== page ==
Novice sports bettors can get a leg up on their peers by studying the three core areas of gambling — science, philosophy and psychology. Ironically, though, it’s a hypothetical cognitive bias called the Dunning-Kruger effect that will keep most from doing so.
A cognitive bias is a term that refers to the systematic ways in which context and framing of information influence our decision-making. With the Dunning-Kruger effect, people with limited knowledge or competence in a particular domain greatly overestimate their own knowledge or competence in that domain. Alternatively, those who have extensive knowledge and competence in a domain might underestimate their skill because they are cognizant of the fact that the human brain is subject to limitations.
One of those limitations is the tendency to judge a decision based on its outcome rather than on what factors led to it. This is referred to as outcome bias and it might be affecting how those who are growing tired of handicapping the same matchups day in and day out are making decisions.
Take the Calgary Flames, for example. After two strong performances as underdogs on the road against the Toronto Maple Leafs that resulted in a regulation win and an overtime loss, the team traveled to Ottawa to take on the lowly Senators. The Senators took the fight to the Flames (-155) and skated to a 6-1 victory as +135 underdogs. Some sports bettors would say it was a classic letdown spot, or that the Senators had the element of surprise due to the fact that it was the first meeting between the two teams this season. However, fatigue also was a factor. The Flames were playing their sixth game in nine days and backup goaltender David Rittich had played in all of them. He mercifully was pulled after the Senators scored their fourth goal and was given the second half of the game off.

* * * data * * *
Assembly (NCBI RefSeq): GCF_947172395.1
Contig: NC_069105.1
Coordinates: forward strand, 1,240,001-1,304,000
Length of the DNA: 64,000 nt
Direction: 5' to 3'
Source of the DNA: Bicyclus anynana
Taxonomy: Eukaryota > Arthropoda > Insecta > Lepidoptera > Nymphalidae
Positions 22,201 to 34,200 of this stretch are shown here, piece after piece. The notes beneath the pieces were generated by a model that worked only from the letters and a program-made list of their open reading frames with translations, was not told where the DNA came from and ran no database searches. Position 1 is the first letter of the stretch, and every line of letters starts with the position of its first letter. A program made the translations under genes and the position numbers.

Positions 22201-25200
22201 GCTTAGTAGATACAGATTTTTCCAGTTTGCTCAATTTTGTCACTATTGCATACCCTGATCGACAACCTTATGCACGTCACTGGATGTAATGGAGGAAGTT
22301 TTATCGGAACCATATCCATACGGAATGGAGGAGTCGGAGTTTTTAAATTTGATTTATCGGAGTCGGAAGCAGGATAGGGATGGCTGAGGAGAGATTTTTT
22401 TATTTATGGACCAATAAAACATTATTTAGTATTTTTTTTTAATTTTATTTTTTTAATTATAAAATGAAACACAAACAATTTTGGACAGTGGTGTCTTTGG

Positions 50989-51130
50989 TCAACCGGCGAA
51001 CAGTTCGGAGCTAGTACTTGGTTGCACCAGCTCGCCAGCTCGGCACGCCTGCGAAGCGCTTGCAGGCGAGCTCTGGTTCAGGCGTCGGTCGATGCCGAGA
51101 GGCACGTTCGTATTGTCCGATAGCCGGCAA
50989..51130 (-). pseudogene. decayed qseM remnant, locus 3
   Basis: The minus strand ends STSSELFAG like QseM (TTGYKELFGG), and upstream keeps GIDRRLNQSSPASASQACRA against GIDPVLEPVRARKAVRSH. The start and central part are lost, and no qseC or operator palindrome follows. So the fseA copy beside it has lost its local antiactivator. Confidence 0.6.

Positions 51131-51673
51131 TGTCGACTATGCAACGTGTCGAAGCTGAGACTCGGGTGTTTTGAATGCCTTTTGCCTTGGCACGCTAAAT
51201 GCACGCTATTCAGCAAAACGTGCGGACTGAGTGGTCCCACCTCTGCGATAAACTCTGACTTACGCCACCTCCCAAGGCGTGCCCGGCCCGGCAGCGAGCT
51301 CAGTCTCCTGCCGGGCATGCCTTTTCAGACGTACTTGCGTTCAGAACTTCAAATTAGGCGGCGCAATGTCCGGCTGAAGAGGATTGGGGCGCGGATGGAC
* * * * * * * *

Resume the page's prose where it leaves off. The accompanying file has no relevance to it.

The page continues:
Two days later, the Flames and Rittich returned to the rink looking for their revenge and this time looked worthy of their steep (-145) price tag and picked up a 6-3 win. Note the discounted price compared to that of the first game. This is an indication that too much was made out of the result of the first game. Bettors who opted to bet the Senators at +125 probably felt as if they had not received fair value in hindsight given that the Senators opened up as +150 underdogs in the first meeting before closing at +135.
We’ll see these two teams match up against each other seven more times in the next two months, and bettors should expect a wide range of outcomes that should tilt toward the favorite. Of course, that doesn’t mean the favorite will always win. Sometimes, an underdog will win decisively. Seasoned hockey bettors are rarely, if ever, surprised by results.
The takeaway: Don’t be scared off by a bad performance or a bad result, and don’t get so high on your skills after an easy win that you don’t consider making adjustments. Learn to frame outcomes as a range of possibilities, some more likely to happen than others; like a deck of cards. Bettors should focus on what they can control and judge themselves based on how they perform in those areas. Any bookmaker will tell you that consistently beating the closing line is the leading indicator as to whether a bettor is sharp or square, not their wins and losses.